- Leaving tiger watching to raise rice
July 20, 2013
Ecologist Debal Deb, who did his post-doctoral research from IISc in Bangalore, started his folk rice gene bank Vrihi in 1997.
- My baby whitest
July 20, 2013
The desire for ‘gora’ babies has many Indian couples opting for Caucasian egg donors.
- Tall tales
July 20, 2013
For India's tallest family, life is about finding shoes that fit to cinema seats with legroom.
- In This Section
- Entire Website
From the Times Of India
- MOST POPULAR
T-time in Andhra?
With the home minister promising a decision on Telangana by January, life is virtually on hold in the state.
The story doing the rounds is that President Pranab Mukherjee, during a recent sojourn to Hyderabad, was asked by some old associates whether Telangana would become a reality. He said, "The Congress party is too weak to take a decision on this matter. Unless push comes to shove, there will be no decision. "
One does not know whether this story is actually true but it represents a very prescient reading of the situation. When it comes to Telangana, the UPA government is running with the hare and hunting with the hound - sometimes hinting that a brand new state is around the corner, and at other times, posing that there is no question of bifurcating Andhra Pradesh.
Pending a decision on this contentious issue, life is virtually on hold in Andhra Pradesh. No new investments are coming to the region and though nobody is shutting shop, expansions are being planned in places like Bangalore, Chennai and even Bhubaneswar.
But now, things could be changing. Faced with the prospect of a political extinction in Andhra Pradesh, indications are that Centre might actually take a decision on the issue. On December 28, after meeting the representatives of all political parties, home minister Sushilkumar Shinde had announced that a final decision would come 'in a month'.
"The expectation is high that a separate Telangana will be announced by the central government on January 28. If it does not happen, there will be massive disappointment and a spate of suicides will be sparked off, I fear, " says the revolutionary poet, Ghadar.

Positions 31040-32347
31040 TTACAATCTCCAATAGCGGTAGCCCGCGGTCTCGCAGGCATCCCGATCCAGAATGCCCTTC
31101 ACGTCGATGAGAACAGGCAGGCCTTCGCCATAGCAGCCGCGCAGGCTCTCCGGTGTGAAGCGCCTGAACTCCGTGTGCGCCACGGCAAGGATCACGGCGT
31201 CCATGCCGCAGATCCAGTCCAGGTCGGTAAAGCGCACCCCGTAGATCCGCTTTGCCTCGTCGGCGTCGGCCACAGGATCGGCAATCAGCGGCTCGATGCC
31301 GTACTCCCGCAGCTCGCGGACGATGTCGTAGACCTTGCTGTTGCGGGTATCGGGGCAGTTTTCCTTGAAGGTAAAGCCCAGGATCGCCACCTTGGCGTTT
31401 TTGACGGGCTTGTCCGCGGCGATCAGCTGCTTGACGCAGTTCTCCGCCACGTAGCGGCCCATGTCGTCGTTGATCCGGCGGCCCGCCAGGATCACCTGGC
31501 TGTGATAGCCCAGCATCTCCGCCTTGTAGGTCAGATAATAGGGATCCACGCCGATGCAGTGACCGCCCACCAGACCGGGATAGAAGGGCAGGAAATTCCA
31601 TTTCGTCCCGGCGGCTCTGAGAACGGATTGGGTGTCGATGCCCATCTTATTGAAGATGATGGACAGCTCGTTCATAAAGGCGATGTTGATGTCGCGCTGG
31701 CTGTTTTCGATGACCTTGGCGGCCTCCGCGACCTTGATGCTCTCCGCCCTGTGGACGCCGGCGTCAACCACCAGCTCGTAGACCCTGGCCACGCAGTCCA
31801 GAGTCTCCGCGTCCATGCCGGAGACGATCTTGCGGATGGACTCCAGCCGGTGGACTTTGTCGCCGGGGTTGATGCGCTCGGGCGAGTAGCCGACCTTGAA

Other T protagonists say that there is a lull in the movement right now in anticipation of Telangana. But Telangana Rashtra Samiti (TRS), the political party in the forefront of the struggle, is not willing to comment. "We have been told they are considering something. Let's wait, " says K T Rama Rao, a TRS legislator. Rama Rao is the son of TRS president K Chandrasekhara Rao, who had parked himself in Delhi for a month last year with an offer to merge his party with the Congress in exchange for Telangana. Some reports suggested that the talks broke down because Rao wanted control over the Congress party in the region as part of the merger treaty.
Rattled by this unusual quietude in recent weeks, those who are against the division of Andhra Pradesh believe that the Centre has probably secretly assured the T protagonists, led by the Telangana Rashtra Samiti (TRS), that a separate state is around the corner. Early this week, five cabinet ministers of the Andhra Pradesh government left for New Delhi after 'hearing rumours' that a separate state was imminent. They were against it and said they would resign to stop the Centre from creating Telangana.
After meeting bigwigs in Delhi, one minister held a press conference saying that though nobody from the high command had said there would be a separate state, they believed the Centre was working towards it. He added: "There will be a violent backlash. There are bound to be agitations if Telangana is granted. "
On their return, the ministers summoned an in-camera meeting of other ministers and MLAs belonging to their region and dropped a bombshell. They said that political bigwigs had told them that Telangana was a 'fait accompli' and that this was to checkmate the growing political strength of Jagan Mohan Reddy which is fast breaking up the Congress party.
When the ministers said that this would lead to a severe backlash, the Congress seniors told them that they were prepared for this because there was no other option to salvage their political fortunes. Dividing up the state would mean that the Congress could win elections in 2014 in Telangana even if it lost Andhra and Rayalaseema. On the other hand, not granting Telangana would lead to the Congress's defeat both in Telangana and other regions, they argued. The ministers countered that all the MLAs from Andhra and Rayalaseema would resign immediately if Telangana was announced and that the state government in Andhra Pradesh would immediately fall, but the high command was unfazed.
When leaders of the Telangana unit of the Congress party heard about this in-camera briefing, they did not seem enthused. "God alone knows what they were told. Maybe they are planting such stories to agitate people in their region, prompting them to create disturbances. This may be to force the hands of the government to not give Telangana, " says a Congress MP from the region.
With the government having gone back once on Telangana - it had announced on December 9, 2009 that the state would be created and then backtracked two weeks later after legislators from Andhra and Rayalaseema began resigning - the votaries of the new state are unwilling to believe that Telangana is a fait accompli before it is actually created.
Register for Full Access to the Crest Edition
Don't have a Facebook Account? Sign up for Times Crest here.